At lunch I needed to go a couple of blocks to a US Post office — to send Araceli off to a magazine — and by the end of lunch I was in real pain.
Luckily a co-worker offered me a ride home at the end of the day saving me quite a few steps.
When I got home it was pain killers and ice packs for me.
I’ve watched TV and very little more.

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A dilemma

I have a short story that I think is fairly well written. If I submit it to the Writers Of The Future contest I think there is a decent chance it will place better than ‘Honorable Mention.’ The problem is that I am not a patient man and the quarter for Writers Of The Future doesn’t end until September 30th.
They do not begin judging until the end of the quarter and the first results are now averaging three months after that. If I submit it to Writers of The Future I will not hear back until late December or early next year.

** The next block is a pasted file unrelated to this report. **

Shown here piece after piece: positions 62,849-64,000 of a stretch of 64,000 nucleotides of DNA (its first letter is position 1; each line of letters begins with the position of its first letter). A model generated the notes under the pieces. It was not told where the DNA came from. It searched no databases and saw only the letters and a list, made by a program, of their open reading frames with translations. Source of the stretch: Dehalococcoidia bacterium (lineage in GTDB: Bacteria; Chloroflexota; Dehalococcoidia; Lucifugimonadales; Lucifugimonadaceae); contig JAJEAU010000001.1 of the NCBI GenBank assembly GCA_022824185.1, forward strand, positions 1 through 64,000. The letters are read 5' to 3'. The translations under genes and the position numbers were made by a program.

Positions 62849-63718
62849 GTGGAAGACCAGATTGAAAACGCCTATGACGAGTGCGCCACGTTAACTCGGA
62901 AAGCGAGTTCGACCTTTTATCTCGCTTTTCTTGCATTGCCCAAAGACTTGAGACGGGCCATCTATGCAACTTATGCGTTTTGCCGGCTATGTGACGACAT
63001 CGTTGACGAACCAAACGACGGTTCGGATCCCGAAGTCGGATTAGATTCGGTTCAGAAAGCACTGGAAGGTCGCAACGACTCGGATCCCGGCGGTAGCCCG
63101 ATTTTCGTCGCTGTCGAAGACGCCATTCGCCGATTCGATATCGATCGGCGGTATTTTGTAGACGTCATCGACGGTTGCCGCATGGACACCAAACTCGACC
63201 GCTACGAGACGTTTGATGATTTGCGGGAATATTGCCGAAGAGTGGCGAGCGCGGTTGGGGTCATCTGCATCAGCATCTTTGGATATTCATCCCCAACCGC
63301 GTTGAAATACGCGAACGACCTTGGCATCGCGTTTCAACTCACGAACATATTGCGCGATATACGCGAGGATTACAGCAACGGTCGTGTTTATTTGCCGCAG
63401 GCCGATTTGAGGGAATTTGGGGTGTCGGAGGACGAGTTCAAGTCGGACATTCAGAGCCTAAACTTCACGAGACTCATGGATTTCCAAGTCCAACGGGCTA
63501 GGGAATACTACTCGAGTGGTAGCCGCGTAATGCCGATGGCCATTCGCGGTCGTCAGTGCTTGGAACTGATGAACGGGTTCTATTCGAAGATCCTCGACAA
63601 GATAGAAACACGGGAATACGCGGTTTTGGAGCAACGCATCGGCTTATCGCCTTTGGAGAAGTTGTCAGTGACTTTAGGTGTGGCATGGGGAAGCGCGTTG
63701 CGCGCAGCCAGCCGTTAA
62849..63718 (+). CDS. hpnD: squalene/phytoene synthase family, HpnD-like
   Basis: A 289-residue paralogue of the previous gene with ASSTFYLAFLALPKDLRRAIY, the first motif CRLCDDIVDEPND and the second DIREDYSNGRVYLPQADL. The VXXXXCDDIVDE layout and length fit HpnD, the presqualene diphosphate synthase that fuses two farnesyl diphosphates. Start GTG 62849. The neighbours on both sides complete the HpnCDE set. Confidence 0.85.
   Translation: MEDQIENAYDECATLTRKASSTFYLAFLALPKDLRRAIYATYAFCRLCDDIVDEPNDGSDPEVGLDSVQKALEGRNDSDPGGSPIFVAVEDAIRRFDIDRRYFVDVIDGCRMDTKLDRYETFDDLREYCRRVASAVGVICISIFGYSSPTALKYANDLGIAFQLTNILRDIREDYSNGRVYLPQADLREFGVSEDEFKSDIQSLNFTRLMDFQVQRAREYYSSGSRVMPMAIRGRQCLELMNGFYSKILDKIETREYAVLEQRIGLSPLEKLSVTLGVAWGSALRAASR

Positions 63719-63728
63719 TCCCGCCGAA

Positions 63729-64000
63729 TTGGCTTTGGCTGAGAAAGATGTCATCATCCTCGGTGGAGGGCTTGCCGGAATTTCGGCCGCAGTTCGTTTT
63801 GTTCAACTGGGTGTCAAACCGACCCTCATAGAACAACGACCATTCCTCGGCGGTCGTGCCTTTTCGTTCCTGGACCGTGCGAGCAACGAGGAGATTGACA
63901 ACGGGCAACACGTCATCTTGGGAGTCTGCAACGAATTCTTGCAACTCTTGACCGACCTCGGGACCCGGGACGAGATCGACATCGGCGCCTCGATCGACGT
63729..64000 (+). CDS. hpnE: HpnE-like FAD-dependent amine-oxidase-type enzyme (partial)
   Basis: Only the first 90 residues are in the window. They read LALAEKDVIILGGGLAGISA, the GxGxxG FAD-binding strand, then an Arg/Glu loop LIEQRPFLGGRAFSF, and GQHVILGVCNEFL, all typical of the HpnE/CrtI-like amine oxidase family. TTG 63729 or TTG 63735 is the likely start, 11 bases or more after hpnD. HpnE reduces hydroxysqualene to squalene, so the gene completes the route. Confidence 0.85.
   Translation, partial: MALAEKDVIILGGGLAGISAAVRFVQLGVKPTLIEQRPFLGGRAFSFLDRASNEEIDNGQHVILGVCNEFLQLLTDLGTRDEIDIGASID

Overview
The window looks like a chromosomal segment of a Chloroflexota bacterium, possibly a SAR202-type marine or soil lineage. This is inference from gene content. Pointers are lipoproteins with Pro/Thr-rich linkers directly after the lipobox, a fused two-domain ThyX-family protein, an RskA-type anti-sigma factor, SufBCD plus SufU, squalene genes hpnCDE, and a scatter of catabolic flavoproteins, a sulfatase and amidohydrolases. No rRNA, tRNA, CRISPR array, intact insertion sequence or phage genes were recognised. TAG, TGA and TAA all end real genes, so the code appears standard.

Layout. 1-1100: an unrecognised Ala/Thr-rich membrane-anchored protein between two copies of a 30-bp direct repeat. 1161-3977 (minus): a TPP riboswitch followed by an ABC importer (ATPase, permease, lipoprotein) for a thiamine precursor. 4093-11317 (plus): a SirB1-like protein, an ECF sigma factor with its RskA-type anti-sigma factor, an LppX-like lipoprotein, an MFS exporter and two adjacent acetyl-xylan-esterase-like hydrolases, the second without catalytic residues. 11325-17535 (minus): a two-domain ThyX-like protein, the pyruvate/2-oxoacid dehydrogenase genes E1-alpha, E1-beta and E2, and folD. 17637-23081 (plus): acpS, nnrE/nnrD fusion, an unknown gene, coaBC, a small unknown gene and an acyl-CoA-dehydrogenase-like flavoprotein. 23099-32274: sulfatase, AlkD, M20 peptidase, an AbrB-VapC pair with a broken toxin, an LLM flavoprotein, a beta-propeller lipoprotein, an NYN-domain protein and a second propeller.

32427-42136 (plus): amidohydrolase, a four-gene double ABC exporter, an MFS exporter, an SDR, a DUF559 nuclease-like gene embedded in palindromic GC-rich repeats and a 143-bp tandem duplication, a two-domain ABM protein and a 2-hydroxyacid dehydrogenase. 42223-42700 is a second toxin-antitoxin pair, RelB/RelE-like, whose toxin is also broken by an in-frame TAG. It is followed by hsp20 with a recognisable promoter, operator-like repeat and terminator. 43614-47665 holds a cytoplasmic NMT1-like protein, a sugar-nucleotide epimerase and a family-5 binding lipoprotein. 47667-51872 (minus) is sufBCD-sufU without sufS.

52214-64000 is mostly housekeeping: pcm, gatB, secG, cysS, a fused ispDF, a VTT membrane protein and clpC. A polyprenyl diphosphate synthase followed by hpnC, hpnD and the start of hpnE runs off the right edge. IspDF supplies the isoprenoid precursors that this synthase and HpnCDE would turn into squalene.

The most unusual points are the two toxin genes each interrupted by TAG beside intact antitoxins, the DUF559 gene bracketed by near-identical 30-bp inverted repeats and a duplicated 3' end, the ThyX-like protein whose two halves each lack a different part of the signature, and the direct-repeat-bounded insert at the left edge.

I could submit it to a paying market before then, but then I miss out on Writers Of The Future unless I can find a market that replies in less than seven weeks.

Grrr, the worst part of the aspiring writer gig is the waiting.
I’m terrible at it.

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eBook reader purchased

So, to celebrate my first national sale — even though it was just to a semipro market — I placed an order today for an eBook reader.
I purchased the EZReader Pro.
It has a smaller screen than most readers, jus 5″ vs the usual 6″, but it has a faster process, comes with a crush-proof case, and like an Hanlin derived device reads a large number of formats.